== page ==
Alcoholism is a painful and destructive disease that impacts not only on the alcoholic, but on their loved ones too, especially children. Whatever your age, having an alcoholic parent is never easy, and can lead to mental, emotional, physical and financial abuse. Even if the neglect isn’t explicit, alcoholism leaves children deeply emotionally affected – feeling unloved, unsupported and forgotten about. Many children of alcoholics will question whether it’s their fault, whether they could have done something to stop their mum or dad’s drinking.
You may feel as though you are to blame or have failed in some way, that you aren’t good enough or loveable enough to make your parent stop drinking. You might be embarrassed about an alcoholic parent’s behaviour. Why do they continuously choose alcohol over me? Why are they never present? Why do they keep making the same false promises that they’ll stop, only to repeat the same behaviours time and time again?
You are not to blame
Whilst it can be easy to blame yourself, this couldn’t be further from the truth. If your mum or dad is suffering from alcoholism and is physically dependent upon alcohol, then nothing else will come first. For an alcoholic, nothing comes before taking another drink. This may be a hard truth to hear, but understanding the science behind addiction can help to lessen the shame, guilt, anger and self-blame that you may feel.
You are not alone
Remember, you aren’t alone. According to a recent report, the number of adults seeking help to cope with an alcoholic parent has tripled over five years. The National Association for the Children of Alcoholics (NACOA) supports those who have spent their childhood with an alcoholic parent, as well as those whose parent’s drinking problems emerged later in life. The charity took more than 23,000 calls or messages last year from over 18s worried about their parent’s alcohol intake, compared to 6,400 in 2013. According to the NACOA, one in five children in the UK are affected by their parent’s drinking – and the new figures suggest that adults are affected by it too.
Stephanie Page, a helpline supervisor at the charity, said that those children whose parents began drinking later in life face a different set of challenges: “The parent may have retired and is lonely; they may have had issues adjusting to retirement. The adult child of the alcoholic often finds that really difficult because they haven’t seen this side of them before and they may not know what to do.”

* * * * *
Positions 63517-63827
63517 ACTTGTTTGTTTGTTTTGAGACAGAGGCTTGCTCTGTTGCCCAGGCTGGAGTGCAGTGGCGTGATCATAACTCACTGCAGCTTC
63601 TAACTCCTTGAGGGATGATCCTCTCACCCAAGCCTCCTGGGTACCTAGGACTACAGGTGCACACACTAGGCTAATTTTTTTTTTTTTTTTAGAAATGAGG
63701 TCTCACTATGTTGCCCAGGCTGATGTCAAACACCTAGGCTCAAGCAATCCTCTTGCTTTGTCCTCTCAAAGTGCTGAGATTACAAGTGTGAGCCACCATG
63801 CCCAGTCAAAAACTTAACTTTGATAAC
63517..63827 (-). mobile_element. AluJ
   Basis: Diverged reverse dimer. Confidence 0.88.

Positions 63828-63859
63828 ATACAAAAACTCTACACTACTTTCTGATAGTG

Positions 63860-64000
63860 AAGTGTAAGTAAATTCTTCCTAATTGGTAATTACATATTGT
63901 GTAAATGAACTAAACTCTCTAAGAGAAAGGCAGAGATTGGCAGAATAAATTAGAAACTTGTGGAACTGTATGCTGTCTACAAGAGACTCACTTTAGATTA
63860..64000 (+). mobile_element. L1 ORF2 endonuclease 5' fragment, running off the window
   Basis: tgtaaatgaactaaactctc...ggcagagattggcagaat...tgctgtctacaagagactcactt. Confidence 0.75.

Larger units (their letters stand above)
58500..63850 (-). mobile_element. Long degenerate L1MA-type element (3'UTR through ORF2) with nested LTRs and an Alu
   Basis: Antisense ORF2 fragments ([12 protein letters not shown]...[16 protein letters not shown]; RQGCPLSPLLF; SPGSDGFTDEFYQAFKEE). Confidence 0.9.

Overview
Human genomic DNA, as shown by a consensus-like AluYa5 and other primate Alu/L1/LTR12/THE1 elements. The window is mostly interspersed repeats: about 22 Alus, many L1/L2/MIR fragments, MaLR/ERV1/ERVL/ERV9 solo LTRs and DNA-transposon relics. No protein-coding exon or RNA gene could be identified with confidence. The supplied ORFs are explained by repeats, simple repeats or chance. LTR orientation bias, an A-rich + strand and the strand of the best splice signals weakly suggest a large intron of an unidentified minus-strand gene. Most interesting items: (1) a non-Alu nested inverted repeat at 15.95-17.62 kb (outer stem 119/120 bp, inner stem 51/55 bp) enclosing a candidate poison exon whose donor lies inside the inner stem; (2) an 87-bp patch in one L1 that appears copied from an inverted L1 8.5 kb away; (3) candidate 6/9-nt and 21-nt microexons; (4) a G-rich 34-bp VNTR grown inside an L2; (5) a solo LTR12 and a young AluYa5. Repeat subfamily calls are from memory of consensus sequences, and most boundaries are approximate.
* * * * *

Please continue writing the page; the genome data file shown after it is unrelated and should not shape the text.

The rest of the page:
How to help a drug or alcohol addicted parent
No matter your age, it’s never easy to have an alcoholic parent. Children of alcoholics often experience guilt, anger and resentment as well as still loving their parent and wanting to help, so it can be a very confusing time. Here at our private alcohol rehab, the Providence Projects, we provide support for families of addicts. We speak to relatives of alcoholics everyday, many of whom are in desperation. So we understand how difficult and uncertain a time it can be for the whole family: not knowing what to do, how to help, or whether your parent will ever get better. Please know that whatever your stage in life, whether you’ve been addicted for 2 years or 20 years, recovery from alcoholism is possible and is worth having.
Below are a few ways in which you can help your loved one to start on their road to recovery.
1. Look out for signs and symptoms of alcohol abuse:
No matter how minor the signs of alcohol abuse seem, they should not be ignored. Alcoholism is a chronic, progressive and ultimately fatal disease, and one which can quickly spiral out of control. So being able to recognise the warning signs and early intervention can make all the difference to a person’s recovery. The following are some signs of alcoholism to look out for in your loved one:
– Drinking alone and in secret
– Frequent hangovers
– Showing signs of irritability and extreme mood swings
– Making excuses to drink frequently, such as to feel normal, relax or manage stress
– Changes in behaviour and in appearance
– Changes in social circle
– Blackouts and memory loss
– Withdrawal from social situations
– Drinking in the morning
– Increasing difficulties with work and with finances